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Tough luck about those tours

Prime Minister Stephen Harper won't intervene in Parks Canada's decision to end guided tours of the S.S. Klondike and Dredge No. 4.

Prime Minister Stephen Harper won’t intervene in Parks Canada’s decision to end guided tours of the S.S. Klondike and Dredge No. 4.

During his stop at the Minto mine this week, Harper was asked whether his support for mining in the territory would extend to the historic pieces of the industry-turned-tourist attractions.

Both the massive dredge outside of Dawson and the sternwheeler in Whitehorse help keep a lot of tourists, and their dollars, in the territory before they travel through to Alaska. Guided tours of both sites will end this season, thanks to Parks Canada cuts.

Parks Canada officials say they see no way of continuing the tours under the constraints prescribed by the Prime Minister’s Office. Harper interprets that to mean that the attractions aren’t popular enough.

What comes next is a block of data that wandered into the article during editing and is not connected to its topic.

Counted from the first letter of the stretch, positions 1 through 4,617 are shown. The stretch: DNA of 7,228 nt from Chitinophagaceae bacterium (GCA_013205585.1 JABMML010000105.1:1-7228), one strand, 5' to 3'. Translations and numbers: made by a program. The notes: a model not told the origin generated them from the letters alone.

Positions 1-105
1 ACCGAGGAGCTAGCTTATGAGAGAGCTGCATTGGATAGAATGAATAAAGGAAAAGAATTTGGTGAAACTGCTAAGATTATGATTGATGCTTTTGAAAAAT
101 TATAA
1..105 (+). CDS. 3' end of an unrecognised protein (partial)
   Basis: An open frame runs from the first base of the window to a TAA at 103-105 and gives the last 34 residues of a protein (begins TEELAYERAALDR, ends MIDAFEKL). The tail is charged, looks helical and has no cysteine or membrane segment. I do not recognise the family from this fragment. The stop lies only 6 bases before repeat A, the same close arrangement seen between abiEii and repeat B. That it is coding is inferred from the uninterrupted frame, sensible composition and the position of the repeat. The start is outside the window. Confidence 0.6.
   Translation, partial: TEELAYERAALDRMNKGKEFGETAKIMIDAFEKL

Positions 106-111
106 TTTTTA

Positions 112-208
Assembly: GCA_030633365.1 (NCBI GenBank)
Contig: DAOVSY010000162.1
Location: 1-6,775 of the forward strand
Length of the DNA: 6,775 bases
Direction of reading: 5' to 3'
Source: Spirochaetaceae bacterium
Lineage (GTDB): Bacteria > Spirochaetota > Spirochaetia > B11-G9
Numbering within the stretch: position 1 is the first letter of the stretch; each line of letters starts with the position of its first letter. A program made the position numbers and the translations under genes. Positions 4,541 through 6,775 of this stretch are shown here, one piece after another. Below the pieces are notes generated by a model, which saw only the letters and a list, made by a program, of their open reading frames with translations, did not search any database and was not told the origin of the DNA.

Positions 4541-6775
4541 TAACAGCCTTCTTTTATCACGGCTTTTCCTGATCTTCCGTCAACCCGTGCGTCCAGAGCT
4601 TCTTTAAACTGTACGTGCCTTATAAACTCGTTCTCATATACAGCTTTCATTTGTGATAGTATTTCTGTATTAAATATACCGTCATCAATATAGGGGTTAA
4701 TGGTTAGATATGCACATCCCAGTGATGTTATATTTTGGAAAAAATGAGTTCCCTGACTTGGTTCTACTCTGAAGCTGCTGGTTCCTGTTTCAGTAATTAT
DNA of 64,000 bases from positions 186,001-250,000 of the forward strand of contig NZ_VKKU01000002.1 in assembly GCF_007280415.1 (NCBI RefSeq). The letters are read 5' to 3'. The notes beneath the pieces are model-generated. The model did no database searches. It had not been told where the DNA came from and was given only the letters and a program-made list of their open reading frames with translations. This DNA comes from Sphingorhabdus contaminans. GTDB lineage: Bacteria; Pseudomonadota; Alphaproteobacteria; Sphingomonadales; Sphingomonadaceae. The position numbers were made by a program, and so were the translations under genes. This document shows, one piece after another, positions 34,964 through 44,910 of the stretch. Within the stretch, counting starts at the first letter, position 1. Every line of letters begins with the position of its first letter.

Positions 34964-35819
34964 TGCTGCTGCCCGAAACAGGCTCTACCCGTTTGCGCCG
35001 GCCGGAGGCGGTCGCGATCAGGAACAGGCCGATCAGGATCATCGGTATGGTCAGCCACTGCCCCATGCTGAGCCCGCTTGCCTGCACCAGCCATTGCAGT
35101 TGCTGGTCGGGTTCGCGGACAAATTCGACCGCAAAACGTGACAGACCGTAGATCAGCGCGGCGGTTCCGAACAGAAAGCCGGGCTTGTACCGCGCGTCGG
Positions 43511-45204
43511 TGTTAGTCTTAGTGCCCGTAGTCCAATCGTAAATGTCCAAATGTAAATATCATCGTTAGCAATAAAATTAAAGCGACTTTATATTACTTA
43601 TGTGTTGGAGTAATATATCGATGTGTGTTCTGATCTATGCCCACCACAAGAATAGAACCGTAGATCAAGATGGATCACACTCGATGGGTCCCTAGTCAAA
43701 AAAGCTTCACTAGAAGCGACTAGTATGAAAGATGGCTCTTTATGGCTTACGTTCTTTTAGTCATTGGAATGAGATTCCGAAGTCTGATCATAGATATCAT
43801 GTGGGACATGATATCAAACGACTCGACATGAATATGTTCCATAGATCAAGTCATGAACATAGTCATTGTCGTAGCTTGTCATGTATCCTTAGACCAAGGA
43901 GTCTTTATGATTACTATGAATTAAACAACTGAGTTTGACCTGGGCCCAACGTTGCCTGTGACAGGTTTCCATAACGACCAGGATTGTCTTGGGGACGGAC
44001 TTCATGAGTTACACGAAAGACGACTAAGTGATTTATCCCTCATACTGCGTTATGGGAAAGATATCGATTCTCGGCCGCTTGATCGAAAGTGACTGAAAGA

“Parks Canada looks at public demand, obviously the seasonal nature and the volume of demand, before determining how it allocates resources to those services, and that is re-examined on an ongoing basis,” he said.

Harper defended his government’s spending on parks projects. “This government has overseen the greatest expansion of Parks Canada, in Canada’s North, ever,” he said.

During his trip to the Yukon last year, Harper visited the building site of what is now the new Kluane National Park Visitor Centre and the Champagne and Aishihik First Nations’ Da Ku Cultural Centre in Haines Junction. His last northern tour also announced the expansion of protected land and green areas in the territories by 10 per cent, said Harper.

On Wednesday, Harper established the Naatsh’ihch’oh National Park Reserve in the Northwest Territories, which brings Canada’s national parks total to 44.